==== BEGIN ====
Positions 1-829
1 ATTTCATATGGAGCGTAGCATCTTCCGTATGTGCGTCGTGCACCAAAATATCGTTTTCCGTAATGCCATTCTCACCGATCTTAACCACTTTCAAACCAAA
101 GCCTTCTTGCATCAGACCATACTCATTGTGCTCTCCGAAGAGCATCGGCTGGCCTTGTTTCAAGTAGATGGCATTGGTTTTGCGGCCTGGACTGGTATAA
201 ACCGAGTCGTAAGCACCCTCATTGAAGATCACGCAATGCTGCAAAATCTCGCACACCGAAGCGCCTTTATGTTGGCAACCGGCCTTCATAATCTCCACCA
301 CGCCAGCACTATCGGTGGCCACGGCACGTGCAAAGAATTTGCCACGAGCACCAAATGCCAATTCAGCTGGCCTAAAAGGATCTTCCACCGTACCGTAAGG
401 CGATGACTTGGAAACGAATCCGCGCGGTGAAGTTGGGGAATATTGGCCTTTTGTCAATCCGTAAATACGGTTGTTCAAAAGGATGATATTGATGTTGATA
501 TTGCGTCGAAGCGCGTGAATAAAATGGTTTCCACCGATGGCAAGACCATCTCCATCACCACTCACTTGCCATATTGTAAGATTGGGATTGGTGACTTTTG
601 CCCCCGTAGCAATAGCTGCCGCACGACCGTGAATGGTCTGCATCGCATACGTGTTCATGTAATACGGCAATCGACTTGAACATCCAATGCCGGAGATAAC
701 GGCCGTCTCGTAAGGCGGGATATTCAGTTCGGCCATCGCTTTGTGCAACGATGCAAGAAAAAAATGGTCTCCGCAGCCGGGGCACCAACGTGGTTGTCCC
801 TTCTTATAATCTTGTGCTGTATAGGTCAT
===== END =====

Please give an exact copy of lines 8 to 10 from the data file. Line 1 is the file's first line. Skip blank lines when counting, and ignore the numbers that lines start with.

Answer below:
601 CCCCCGTAGCAATAGCTGCCGCACGACCGTGAATGGTCTGCATCGCATACGTGTTCATGTAATACGGCAATCGACTTGAACATCCAATGCCGGAGATAAC
701 GGCCGTCTCGTAAGGCGGGATATTCAGTTCGGCCATCGCTTTGTGCAACGATGCAAGAAAAAAATGGTCTCCGCAGCCGGGGCACCAACGTGGTTGTCCC
801 TTCTTATAATCTTGTGCTGTATAGGTCAT